What’s hilarious is Andre Chaperon – full-time internet marketer since 2003 – spent a month working on a campaign and documenting. At the end of the day, he managed 18% ROI. He blames it on a mistake setting his PPC prices, but making a mistake seems to be part of the territory. There are a lot of things to go wrong.
For me, it’s like chess. A great way to practice hunting big game.
This tip comes from one of those hardcore marketing sites. What do I mean by hardcore? They are selling marketing education to marketers or even to non-marketers (hardcore giveaway in the excerpt below: dubious punctuation and capitalisation).
But as our clients move to building prospect lists and incorporating informative sequential autoresponders, we are seeking ways to get more people to offer their information. It’s not easy.
But one answer was sitting right in front of us. If we can put a search box on every page, why not an opt-in box?
What should you have on every page of that website???? Answer: An Opt-in form.I’m as serious as a Heart Attack and a MAJOR Stroke combined. Your Opt-in Form should be on every page of your website, it gives the surfer/visitor multiple chances to Opt-in to your service, free report, eCourse etc.I don’t know what you’ve been told in the past but the above steps Blows Everything Else Out Of The Water when creating a presence on the internet and garnering Opt-ins.
Speaking of which, where is the opt-in box for Foliovision?
Many people are focused on duplicate content penalties. I’ve haven’t seen the duplicate content issues as big a problem as people make it out to be but here are some very helpful tips on handling vBulletin to reduce any chance of duplicate indexing.
1) disable the "search engine friendly" archive. All this does is create a duplicate copy of your entire site, which is what we are trying to avoid.
2) Add the following entries to your robots.txt file This will stop bots from crawling pages they don’t need to crawl:
Disallow: /sendpm.php3) eliminate the " Â« Previous Thread | Next Thread Â» " bread crumb at the bottom of threads. This can be found near the bottom of the "SHOW THREADS" template. The problem is that these two links create two additional copies of threads (e.g. /forum/showthread.php?t=87654&goto=nextoldest). This is bad, very bad and how many people actually notice these links actually exist let alone use them? Oh and yes DP needs to kill these two links.
This is good advice for any CMS. Just use the robots.txt file to handle the principal crawlers and keep one’s site out of trouble. Some of these shopping sites should do the same thing with their multiple access points to the same material.
As most of you know by now we are big users of Ecto for editing our weblogs, across all platforms including WordPress and Typepad. Lack of Ecto support for WordPress is one of the main reasons I stuck with Typepad so long. Ecto just makes things so much faster and more convenient.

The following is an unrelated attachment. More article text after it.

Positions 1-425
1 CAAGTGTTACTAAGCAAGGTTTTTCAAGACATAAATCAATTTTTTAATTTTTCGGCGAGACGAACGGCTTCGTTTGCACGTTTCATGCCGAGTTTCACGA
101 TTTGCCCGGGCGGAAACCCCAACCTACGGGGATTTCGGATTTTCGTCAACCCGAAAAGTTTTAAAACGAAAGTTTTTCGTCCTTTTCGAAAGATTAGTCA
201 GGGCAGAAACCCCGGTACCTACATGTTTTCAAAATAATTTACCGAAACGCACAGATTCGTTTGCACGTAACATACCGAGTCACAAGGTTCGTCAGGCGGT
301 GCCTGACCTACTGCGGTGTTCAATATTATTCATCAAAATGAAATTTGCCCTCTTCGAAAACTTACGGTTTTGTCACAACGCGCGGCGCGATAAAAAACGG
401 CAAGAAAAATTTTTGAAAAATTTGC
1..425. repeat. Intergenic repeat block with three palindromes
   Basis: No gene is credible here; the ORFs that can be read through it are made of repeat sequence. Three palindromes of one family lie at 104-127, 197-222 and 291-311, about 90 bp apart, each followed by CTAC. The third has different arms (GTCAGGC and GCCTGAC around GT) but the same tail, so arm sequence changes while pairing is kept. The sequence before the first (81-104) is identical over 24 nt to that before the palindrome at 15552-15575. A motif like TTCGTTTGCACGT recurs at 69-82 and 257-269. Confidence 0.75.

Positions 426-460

One very large irritation when using Ecto with WordPress is the inability to get a hold of the Pages section via XML-RPC. Developer Adriaan Tijsseling is tired of questions about why doesn’t this work, pointing out quite curtly in his Ecto 3 progress notes that it’s not in his power to fix:
Pages isn’t in the API for editing blogs, so if you want to edit pages, you have to ask WP to allow editing pages via the API. It’s nothing any blog client can implement.
There are two solutions out there. One is to modify the core WordPress files, specifically wp-includes/functions-post.php.
John prefers that we not modify any core files for the sake of future compatibility (we got burned on this on what is now a very difficult upgrade on another CMS platform).
Andrew Grant has come up with a WordPress plugin to allow all sorts of games with keywords and to improve compatibility with Windows Live Writer (whatever WLW is).
His plugin has some side benefits:
Static WordPress pages (e.g. â€˜Aboutâ€™) can be edited via Ecto / Windows Live Writer.
I suspect we’ll go this route. Unfortunately I want to edit my pages now (and need Ecto to do so efficiently).
We’ll get there.
This is a great commercial website which has really taken advantage of online video – they call it Topskips TV but it’s really just rubbish bins.
A very visual demonstration of their rubbish containers of different sizes, it’s certainly easy to watch.
Topskips TV has convinced of the value of video on the web. It certainly beats all those terrible camstasia cameras recorded computer screens.
We plan to bring video to most of foliovision clients websites in the new year.
Finally, we’ll go full circle – from television producer to web design company to online marketing company to television producer!
A very interesting discussion at Slashdot earlier this month about how to stop spam.
There were many suggestions involving images with obscured characters, but that's just not acceptable for business.
What do we do for our own clients to lighten the spam load?